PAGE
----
Religion-based claims are piling up against Florida’s 15-week abortion ban

Wat Buddharangsi Buddhist Temple of Miami. Credit: Javierfv1212 via Wikimedia Commons

Legal complaints are stacking up against Florida’s 15-week abortion ban, all of them arguing that the law imposes a narrowly sectarian definition of when life begins upon other elements of the faith community that hold markedly different ideas about the matter.

The trend began in early June, when Barry Silver, a South Florida lawyer and former lawmaker turned rabbi, filed a lawsuit in Leon County Circuit Court challenging the abortion law as violating the religious rights of his Congregation L’Dor Va-Dor in Palm Beach County.

“In Jewish law, abortion is required if necessary to protect the health, mental or physical well-being of the woman, or for many other reasons not permitted under the act. As such, the act prohibits Jewish women from practicing their faith free of government intrusion and thus violates their privacy rights and religious freedom,” Silver’s complaint reads.

Then, on Aug. 2, came separate litigation, organized by the Jayam Law group, based in Chicago, raising similar claims in Miami-Dade County Circuit Court on behalf of three rabbis and clergy associated with United Church of Christ, Unitarian Universalist, Episcopal, and Buddhist congregations.

These claims, like Silver’s, assert violations of freedom of speech and free exercise and enjoyment of religion under Article I Sections 3 and 4 of the Florida Constitution; the Florida Religious Freedom Restoration Act; and freedom of speech and free exercise of religion under the First and Fourteenth Amendments to the United States Constitution.

“Since time immemorial, the questions of when a potential fetus or fetus becomes a life and how to value maternal life during a pregnancy have been answered according to religious beliefs and creeds,” one of these lawsuits, filed on behalf of an Episcopal priest in that faith argues.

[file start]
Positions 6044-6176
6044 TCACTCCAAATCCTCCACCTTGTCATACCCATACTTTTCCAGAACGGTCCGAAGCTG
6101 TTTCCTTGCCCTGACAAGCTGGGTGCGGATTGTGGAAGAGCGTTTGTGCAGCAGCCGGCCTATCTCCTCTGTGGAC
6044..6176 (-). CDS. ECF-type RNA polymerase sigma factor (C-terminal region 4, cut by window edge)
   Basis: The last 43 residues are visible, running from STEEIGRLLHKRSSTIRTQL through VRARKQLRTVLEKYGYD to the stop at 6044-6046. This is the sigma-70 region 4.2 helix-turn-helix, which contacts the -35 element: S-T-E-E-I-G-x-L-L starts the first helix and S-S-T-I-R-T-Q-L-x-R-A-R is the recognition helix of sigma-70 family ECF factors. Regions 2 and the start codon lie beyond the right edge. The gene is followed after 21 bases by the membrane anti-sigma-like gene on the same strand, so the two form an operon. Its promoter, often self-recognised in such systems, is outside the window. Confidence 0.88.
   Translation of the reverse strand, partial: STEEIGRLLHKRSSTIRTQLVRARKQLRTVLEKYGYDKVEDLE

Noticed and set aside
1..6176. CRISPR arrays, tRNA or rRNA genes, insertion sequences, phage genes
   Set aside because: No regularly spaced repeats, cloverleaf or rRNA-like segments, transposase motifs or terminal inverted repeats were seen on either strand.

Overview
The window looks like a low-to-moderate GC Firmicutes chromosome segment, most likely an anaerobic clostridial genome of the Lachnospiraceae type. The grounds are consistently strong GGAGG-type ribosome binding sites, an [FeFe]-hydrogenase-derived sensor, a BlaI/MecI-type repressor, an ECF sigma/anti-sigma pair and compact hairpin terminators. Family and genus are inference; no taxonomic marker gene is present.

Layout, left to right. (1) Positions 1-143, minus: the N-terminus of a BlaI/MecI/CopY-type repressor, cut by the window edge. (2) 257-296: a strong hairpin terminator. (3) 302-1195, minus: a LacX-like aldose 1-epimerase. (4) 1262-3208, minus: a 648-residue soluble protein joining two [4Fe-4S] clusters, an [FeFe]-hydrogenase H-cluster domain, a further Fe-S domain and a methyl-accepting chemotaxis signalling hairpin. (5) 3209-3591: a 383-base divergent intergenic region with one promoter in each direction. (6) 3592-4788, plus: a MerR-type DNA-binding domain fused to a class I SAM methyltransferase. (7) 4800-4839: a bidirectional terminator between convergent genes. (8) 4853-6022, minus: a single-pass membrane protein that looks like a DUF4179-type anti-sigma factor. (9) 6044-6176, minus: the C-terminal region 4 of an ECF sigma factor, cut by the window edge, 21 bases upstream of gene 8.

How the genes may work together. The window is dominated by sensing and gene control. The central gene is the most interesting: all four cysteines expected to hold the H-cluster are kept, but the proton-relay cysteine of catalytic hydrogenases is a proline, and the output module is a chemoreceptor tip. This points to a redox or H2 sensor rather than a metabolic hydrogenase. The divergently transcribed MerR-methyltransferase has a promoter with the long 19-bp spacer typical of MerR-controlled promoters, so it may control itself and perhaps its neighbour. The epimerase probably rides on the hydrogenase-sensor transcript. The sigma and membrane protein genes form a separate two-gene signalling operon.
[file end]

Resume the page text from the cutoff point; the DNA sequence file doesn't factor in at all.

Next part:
“HB 5 codifies one of the possible religious viewpoints on the question, and in its operation imposes severe burdens on other believers including Episcopalians and their clergy like plaintiff.” Read more

Florida special legislative session to include attack on Disney over its opposition to ‘Don’t Say Gay’ law

Walt Disney World is among the properties that could be impacted by Florida legislation targeting its parent company over its opposition to Florida’s new “Don’t say gay” law. Photo: Wikipedia

Florida Gov. Ron DeSantis has expanded the call of a special session on congressional redistricting opening on Tuesday to include “special districts,” including the one that gives The Walt Disney Co. governing authority over the parks and other developments it operates in Central Florida.

“Yes, they will be considering the congressional map but they also will be considering termination of all special districts that were enacted in Florida prior to 1968. And that includes the Reedy Creek improvement district,” the governor said during a news conference in The Villages in Central Florida.

He thanked House Speaker Chris Sprowls and Senate President Wilton Simpson, who flanked him on stage, “for not only working for the reapportionment but for stepping up and making sure that we make the sunset determination on those special districts happen, which I think is very important,” DeSantis said.

The move would make good on threats by DeSantis and legislative Republicans to punish Disney for opposing Florida’s so-called “Don’ Say Gay” law which prohibits classroom instruction of sexual orientation or gender identity in grades K-3 or in a manner that is not “age-appropriate,” which lawmakers have said means students in older grades. The law itself is titled “Parental Rights in Education.”

Florida Gov. Ron DeSantis Screenshot: KXAN News.

DeSantis signed the measure into law on March 28 amid complaints it discriminates against LGBTQ people.

The Legislature authorized Reedy Creek in 1967, as Disney prepared to open Walt Disney World. According to the authority’s website, Its 25,000 acres in Orange and Osceola counties encompass four theme parks, a sports complex, 175 miles of roadway, 67 miles of waterways, the cities of Bay Lake and Lake Buena Vista, plus water, natural gas, wastewater, sanitation, and electric utilities.


Disney attempted to sit out the controversy of the law while the Legislature debated it during the recently concluded regular session but, pressured by employees, ultimately came out against it and stopped campaign financial contributions in Florida.

“Do what you believe in, but understand, if you are out protesting this bill, you are by definition putting yourself in favor of injecting sexual instruction to five, six and seven-year-old kids. I think most people think that’s wrong. I think parents especially think that’s wrong,” DeSantis said on March 22.

Michael Moline is a reporter for the Florida Phoenix, which first published this report.